Before going on, I want to thank thank the article’s authors, Sonya Troller-Renfree, Molly Costanzo, Greg Duncan, Katherine Magnuson, Lisa Gennetian, Hirokazu Yoshikawa, Sarah Halpern-Meekin, Nathan Fox, and Kimberly Noble. Along with their article they include comprehensive supplementary material (including preregistration information) and access to all their data! This is a rare published research article where I can figure out what was really done.
I was wondering what was going on with the figure shown above, so I downloaded the data, which was easy! And I took a look. I know basically nothing about studies of brain activities, so I took the data as given.
My first plan was to follow their plan of separate analysis for each of the different brain bands (theta, alpha, beta, and gamma), but instead of straight differences, I’d first take the log—all the measurements are positive and it would seem reasonable to start with proportional effects—and, most importantly, include pre-test brain activity as a predictor. Thus, for each frequency zone, fit y ~ z + x, where y = outcome (log brain activity), z = treatment indicator, x = pre-treatment measure. Then try including interaction of x and z. That’s our usual workflow. And I’d plot y vs. x with blue dots for the controls (z=0) and red dots for the treated kids (z=1).
But I couldn’t follow that plan, because . . . there were no pre-treatment measurements of brain activity. I guess that makes sense: they weren’t gonna do these measurements on newborns! So, no pre-test. The study does have some individual demographic and socioeconomic variables, and I guess it makes sense to include them in the model, but I can’t imagine them having huge predictive power.
So let’s take a look at the data and see what we’ve got. The preregistration talked about two measures: Absolute and Relative Power. In my little analysis here I looked at Absolute Power measure because this is what the authors seemed to be focusing on in their paper. So here are the raw data for the 435 children in the study: first the log measurements themselves, then relative to the mean, then the averages, relative to the mean at each frequency, for the treated (red) and control (blue) groups:
Sorry about the blurry graph; I’m just trying to get the point across without spending too much time struggling with the different graphics formatting.
Anyway, the two groups of children almost entirely overlap, except for the three blue curves at the bottom of the graph. One of them has really low values. The average curve looks similar to what was in the published paper, and we see average differences as high as 7%, which isn’t nothing. There is a question of whether such a large difference could’ve arisen just by chance . . . we’ll get to that in a moment.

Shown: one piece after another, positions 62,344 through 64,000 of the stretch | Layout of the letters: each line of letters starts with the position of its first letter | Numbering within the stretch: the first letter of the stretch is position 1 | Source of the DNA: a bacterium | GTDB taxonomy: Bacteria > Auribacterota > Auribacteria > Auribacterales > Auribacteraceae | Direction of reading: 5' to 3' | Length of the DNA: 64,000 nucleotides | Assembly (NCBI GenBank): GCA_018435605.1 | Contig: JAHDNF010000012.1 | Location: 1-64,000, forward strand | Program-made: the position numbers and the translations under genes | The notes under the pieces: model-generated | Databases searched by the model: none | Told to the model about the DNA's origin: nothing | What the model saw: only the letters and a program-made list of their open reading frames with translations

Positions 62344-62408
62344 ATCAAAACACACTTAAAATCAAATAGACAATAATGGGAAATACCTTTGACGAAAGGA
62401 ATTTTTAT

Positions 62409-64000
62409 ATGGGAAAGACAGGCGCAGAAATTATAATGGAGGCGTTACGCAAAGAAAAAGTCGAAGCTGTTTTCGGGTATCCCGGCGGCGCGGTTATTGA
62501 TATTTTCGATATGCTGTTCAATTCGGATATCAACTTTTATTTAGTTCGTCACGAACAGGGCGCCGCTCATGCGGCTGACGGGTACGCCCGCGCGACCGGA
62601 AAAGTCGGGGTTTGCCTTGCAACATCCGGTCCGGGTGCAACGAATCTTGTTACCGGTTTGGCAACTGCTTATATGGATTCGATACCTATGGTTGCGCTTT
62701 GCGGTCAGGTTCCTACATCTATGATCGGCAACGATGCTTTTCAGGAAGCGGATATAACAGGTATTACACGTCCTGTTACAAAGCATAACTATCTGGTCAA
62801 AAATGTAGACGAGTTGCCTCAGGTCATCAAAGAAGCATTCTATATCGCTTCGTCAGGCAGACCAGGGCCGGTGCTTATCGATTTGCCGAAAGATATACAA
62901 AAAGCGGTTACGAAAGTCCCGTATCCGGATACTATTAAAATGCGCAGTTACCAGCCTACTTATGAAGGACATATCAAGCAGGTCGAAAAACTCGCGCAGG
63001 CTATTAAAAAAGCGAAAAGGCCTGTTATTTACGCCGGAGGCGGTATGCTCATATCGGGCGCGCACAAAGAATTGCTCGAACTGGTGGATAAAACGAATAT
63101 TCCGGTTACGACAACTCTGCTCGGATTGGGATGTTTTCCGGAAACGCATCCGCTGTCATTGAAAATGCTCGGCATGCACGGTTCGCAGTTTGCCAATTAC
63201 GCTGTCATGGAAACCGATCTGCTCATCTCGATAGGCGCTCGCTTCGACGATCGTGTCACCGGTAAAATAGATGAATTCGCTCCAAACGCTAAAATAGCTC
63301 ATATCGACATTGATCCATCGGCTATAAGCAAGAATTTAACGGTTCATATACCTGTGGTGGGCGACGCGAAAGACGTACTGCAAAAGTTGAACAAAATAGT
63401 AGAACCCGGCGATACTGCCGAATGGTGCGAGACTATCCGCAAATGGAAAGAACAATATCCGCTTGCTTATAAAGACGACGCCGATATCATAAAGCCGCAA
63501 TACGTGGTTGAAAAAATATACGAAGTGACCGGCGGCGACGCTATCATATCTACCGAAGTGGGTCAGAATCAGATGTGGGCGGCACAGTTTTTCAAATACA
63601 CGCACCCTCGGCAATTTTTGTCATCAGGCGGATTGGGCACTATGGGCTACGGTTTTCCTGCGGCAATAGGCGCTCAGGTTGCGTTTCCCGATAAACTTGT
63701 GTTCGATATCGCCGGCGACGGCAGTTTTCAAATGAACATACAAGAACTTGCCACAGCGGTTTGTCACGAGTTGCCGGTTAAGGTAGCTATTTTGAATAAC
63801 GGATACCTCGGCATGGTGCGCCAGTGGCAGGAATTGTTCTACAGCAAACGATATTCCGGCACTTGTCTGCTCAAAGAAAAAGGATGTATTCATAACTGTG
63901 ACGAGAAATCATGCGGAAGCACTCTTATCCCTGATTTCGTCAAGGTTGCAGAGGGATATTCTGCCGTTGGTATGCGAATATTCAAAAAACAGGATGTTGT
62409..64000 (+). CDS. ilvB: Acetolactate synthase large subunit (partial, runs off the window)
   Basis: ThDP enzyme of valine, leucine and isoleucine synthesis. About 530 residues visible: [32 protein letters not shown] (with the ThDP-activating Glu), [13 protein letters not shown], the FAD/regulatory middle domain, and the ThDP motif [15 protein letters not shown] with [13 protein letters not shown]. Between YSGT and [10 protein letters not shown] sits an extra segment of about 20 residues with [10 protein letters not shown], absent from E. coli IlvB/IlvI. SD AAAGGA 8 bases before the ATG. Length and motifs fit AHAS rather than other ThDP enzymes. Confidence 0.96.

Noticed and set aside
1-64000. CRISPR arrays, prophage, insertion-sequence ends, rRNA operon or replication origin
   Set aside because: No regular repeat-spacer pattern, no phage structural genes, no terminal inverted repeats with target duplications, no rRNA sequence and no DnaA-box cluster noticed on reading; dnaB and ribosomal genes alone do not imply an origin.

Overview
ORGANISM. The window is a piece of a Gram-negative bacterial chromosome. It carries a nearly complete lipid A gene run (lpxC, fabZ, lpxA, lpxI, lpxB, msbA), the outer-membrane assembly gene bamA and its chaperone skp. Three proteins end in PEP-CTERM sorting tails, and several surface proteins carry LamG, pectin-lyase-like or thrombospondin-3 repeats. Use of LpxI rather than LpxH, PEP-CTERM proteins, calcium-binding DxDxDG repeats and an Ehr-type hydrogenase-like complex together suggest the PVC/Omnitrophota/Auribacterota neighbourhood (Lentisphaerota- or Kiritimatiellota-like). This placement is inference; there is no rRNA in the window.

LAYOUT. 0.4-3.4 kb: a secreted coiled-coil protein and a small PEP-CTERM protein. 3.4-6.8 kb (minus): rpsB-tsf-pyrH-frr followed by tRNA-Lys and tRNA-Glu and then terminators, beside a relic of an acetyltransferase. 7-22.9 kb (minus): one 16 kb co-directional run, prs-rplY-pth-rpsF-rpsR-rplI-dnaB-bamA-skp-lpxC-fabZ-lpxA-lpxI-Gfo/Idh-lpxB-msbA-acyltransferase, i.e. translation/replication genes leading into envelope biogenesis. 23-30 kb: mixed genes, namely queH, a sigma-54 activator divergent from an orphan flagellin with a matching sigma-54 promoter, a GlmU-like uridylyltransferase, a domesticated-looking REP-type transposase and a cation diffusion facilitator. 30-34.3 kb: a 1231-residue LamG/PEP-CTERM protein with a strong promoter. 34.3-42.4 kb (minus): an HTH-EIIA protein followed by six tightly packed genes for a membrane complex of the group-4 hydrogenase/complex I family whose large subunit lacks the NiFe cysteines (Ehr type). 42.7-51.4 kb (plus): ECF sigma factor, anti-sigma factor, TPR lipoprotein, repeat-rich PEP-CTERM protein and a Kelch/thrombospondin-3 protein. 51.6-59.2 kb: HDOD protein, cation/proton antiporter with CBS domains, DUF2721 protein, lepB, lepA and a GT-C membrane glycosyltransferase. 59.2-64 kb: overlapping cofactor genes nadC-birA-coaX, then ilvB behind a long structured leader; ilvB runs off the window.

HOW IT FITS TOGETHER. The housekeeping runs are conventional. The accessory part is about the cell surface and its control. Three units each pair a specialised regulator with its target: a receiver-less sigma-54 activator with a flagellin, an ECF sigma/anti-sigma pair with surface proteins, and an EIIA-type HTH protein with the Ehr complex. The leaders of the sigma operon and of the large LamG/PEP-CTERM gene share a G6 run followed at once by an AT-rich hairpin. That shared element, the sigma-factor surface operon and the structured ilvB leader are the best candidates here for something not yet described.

But first let’s follow the authors’ lead and go back to the original, unlogged scale. First the raw data, then the z-scores (y – y_bar)/s_y, where y_bar is the average over the children in the data, s_y is the sd over the children in the data, and we’re doing this normalization separately for each frequency:
This looks like what they found! Again, full credit for a rare case of clean data sharing. I wish in the published article they’d shown the color graph with all 435 paths. It would’ve been easy enough to do.
At this point, I think it would make sense to construct a predictor using health, demographic, and socioeconomic variables measured before the treatment, and maybe I’ll get to that, but first let me move to the question of sampling variability. N=435 is a pretty large number of kids, but as we can see in the above graphs, there’s a lot lot of overlap between the red and blue curves, so as baseline it would be good to see what could happen by chance alone.
To get the chance distribution, my first thought was to just look at sd/sqrt(n), and I guess that n is large enuf that the normal approximation would do the trick, but since we have the raw data right here I’ll just permute the 435 treatment assignments (keeping the same observations but randomly permuting the treatment assignment variable) and see what happens. I’ll reproduce the rightmost graph just above, and to see what might happen I’ll do it 9 times:
Hmmmm . . . the patterns in these random permutations don’t look so different, either qualitatively or quantitatively, from what we saw from the actual comparison.
Measurement and statistical power